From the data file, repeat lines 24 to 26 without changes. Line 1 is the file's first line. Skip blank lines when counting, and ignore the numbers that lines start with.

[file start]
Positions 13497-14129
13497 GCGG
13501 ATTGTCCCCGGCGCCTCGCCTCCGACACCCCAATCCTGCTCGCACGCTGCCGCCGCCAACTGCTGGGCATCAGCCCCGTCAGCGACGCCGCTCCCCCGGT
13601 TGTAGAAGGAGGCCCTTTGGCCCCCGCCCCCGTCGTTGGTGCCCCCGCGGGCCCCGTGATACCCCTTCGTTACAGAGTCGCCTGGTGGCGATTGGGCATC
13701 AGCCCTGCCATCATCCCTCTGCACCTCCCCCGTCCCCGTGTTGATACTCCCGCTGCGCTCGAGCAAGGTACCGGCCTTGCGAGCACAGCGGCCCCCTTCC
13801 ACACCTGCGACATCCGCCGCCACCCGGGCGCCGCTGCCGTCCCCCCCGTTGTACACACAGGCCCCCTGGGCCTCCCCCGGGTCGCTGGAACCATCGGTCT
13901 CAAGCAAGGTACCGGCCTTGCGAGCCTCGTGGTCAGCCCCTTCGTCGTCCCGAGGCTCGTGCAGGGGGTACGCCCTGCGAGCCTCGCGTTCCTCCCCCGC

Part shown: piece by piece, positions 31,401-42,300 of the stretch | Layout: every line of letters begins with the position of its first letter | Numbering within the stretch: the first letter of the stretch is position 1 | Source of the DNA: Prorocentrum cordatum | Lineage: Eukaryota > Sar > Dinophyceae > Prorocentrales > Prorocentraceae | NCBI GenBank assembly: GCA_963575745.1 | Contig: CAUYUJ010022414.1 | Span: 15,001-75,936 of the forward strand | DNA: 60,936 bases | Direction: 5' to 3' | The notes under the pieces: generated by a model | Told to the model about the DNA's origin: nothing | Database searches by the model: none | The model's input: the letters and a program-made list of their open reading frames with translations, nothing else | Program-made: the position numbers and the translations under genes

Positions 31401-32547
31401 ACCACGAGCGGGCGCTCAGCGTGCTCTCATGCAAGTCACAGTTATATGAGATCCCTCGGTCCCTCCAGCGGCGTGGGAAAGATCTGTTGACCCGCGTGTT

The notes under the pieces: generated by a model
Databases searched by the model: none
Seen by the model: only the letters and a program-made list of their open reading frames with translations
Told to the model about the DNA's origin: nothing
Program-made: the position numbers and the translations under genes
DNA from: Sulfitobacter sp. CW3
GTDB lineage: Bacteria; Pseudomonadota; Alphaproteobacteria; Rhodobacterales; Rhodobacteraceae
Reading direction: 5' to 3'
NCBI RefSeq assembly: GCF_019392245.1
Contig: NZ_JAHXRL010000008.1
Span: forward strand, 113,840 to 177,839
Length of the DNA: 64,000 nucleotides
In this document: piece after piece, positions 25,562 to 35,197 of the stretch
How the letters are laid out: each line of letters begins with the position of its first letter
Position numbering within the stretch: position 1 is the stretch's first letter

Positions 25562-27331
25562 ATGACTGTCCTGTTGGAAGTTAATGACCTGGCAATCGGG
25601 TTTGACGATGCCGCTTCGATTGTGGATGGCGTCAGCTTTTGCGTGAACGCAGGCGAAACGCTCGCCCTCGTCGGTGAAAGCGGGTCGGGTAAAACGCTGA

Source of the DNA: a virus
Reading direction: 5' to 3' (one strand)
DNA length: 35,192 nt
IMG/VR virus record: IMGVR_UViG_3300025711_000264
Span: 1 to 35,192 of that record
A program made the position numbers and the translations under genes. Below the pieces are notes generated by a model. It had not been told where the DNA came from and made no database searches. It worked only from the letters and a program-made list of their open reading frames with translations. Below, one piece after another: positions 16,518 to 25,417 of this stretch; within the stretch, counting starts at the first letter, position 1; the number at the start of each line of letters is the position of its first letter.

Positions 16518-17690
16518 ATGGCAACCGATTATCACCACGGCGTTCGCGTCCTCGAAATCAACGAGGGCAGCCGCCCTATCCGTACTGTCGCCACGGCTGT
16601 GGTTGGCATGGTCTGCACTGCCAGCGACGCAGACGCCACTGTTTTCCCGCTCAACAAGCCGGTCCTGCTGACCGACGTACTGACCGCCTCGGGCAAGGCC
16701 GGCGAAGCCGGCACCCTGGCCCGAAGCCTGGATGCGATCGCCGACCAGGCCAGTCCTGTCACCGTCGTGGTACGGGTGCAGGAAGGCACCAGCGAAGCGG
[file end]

How the letters are laid out: each line of letters begins with the position of its first letter
Position numbering within the stretch: position 1 is the stretch's first letter

Positions 25562-27331